By Bashir Adefaka
Felix Adenaike retired from active journalism in 1991 as Managing Director of Tribune.Â Before his retirement he had served the Daily Times, home and abroad. He alsoÂ served asÂ Managing Director ofÂ The Sketch newspapers.
He will clock 70 this month.Â In this interviewÂ he reveals why Daily Times went under. Enjoy it:
There was the trio of journalists: Chief Segun Osoba, Mr. Peter Ajayi and yourself.Â Mr. Peter Ajayi is now late, and you mustÂ miss him greatly?
Oh, very much.Â Â I miss him every day.Â You know a friendship that has been on for about half a century is almost a lifetime.Â I miss him so much.
Can youÂ rememberÂ the thingsÂ Â youÂ did together ?
Well, you know, friendship underlines everything.Â We are professionals,and in the course of our profession we became friends and family friends.Â When we were both younger,Â myself and Peter Ajayi,Â did virtually everything… and everything that young men did, which you do in your generation (laughs).Â As we were growing, we did things that older people did.Â So, we are now old.Â I am the youngest of the three: Peter died at 73, Osoba was 70 in July 15, last year and this month I will be 70.
We are aged.Â But we were professionals and good friends.
How did you startÂ as a journalist?
Yeah, before journalism, I started life as a teacher.Â I was reading Daily Times in those days. It was one and a half pence and so I used to buy it as a teacher.Â It was a big paper because no other paper then.Â That was in the 50s.Â And I, therefore, used to write short letters to the editor.Â He published my letters and I was excited.Â When I was in the elementary school, there was the central school where we did Standard 3 and 4.Â So, we had to go to another school for Standard 5 and 6.Â I came first in Standard 3 to 4; then, Chief Obafemi Awolowo was Premier ofÂ Western Region and leader of the Action Group.Â Chief Ladoke Akintola was Deputy Premier and deputy leader of the Action Group.Â Chief Awokoya was Minister of Education of the Western Region.Â They came to our area and distributed prizes.Â So Daily Times published the story.Â My aunties in Lagos bought copies and they sent a copy to me, I saw it and kept it for a while,but I canâ€™t find it any more.
So, I developed love for journalism.Â But my elder sister and brother were teachers. They went to Teachersâ€™ Training College.Â They were the role models and so,I trained to be a teacher,but withÂ interest to be a journalist such that, at that time they told me: You could only train to be a journalist in the United Kingdom at the Regent State Polytechnic, where the likes ofÂ Chief Bisi Onabanjo, Chief Olu Adebanjo and the rest of them trained.Â And it was necessary to learn shorthand and typewriting.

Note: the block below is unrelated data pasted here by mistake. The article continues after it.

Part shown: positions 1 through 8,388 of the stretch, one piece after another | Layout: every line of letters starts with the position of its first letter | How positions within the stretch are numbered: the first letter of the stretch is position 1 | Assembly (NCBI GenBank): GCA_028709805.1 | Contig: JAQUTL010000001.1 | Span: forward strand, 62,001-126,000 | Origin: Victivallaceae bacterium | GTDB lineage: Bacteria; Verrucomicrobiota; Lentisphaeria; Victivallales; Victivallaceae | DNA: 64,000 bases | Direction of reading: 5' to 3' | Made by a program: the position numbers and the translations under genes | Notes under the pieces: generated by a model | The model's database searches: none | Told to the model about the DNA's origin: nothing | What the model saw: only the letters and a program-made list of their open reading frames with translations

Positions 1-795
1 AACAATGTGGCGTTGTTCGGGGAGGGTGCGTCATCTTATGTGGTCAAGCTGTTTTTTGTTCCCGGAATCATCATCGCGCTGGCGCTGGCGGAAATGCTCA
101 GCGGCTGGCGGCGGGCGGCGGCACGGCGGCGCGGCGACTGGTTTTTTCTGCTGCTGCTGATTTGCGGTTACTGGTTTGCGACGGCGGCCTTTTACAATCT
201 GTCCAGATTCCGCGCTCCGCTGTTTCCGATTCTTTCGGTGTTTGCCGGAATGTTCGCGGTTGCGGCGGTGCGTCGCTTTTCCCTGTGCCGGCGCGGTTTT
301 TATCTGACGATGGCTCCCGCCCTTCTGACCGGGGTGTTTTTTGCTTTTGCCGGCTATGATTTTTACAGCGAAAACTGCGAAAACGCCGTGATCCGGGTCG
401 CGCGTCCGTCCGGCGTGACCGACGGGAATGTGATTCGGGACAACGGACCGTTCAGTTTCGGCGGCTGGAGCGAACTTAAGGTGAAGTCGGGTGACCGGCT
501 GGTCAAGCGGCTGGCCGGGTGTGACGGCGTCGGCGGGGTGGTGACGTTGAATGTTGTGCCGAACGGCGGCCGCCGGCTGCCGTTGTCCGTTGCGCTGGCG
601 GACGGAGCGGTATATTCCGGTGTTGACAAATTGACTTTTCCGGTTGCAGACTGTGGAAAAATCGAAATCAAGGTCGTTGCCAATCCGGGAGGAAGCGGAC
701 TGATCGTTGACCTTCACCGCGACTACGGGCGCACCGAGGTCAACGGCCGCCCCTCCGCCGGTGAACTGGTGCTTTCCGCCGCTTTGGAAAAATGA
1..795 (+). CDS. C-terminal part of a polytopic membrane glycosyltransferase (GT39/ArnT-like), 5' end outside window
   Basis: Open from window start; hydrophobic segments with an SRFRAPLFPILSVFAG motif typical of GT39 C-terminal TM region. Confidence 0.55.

What did I do?Â Because I wanted to train there, I went to Federal Training Centre on Broad Street, Lagos.Â There were three: One in Kaduna, one in Enugu and one in Lagos.Â That was 1966 and I went to train as a stenographer so I could write shorthand and also type.
While I was doing that, I was on the payroll of the Federal Ministry of Establishment because, we were being trained for the civil service.Â But I didnâ€™t want to work in the civil service; I only wanted to acquire typewriting and shorthand skills.Â So in the meantime, I saw an advertisement for reporters in Western Region Ministry ofÂ Information.Â That time I had my Oâ€™Levels and Aâ€™Levels and so they selected me.Â When I joined we were trained in-house.Â In the meantime,I was practising as a reporter in Ibadan.
WithÂ whichÂ paper?
No, with the Western Region Ministry ofÂ Information.Â There was a Diploma programme in Mass Communications at the University of Lagos (UNILAG) and so I applied and went for it.Â Before then the International Press Institute did short courses for journalists in UNILAG. They also did it in Nairobi, Kenya.Â So, I wentÂ toÂ UNILAG for my Diploma in Mass Communications, came back and still worked as a reporter.Â Â Three of us in the class had distinctions and they now said those of us who had Aâ€™Levels GCE would go to second year.Â We were the first set of degree programme students in Mass Communications in UNILAG.
So, because we had Aâ€™Levels GCE we went back and the Diploma programme became concurrent Diploma on first year of the degree programme. We migrated therefore to year two, and that was how we finished.Â I wroteÂ articles for Daily Times when I was in UNILAG and the editor then was Henry Odukomaiya.Â He invited me to Daily Times and said he had inquired about my background and said, come and work for us when you finish.Â I said thatâ€™s alright, and so when I finished, I joined Daily Times.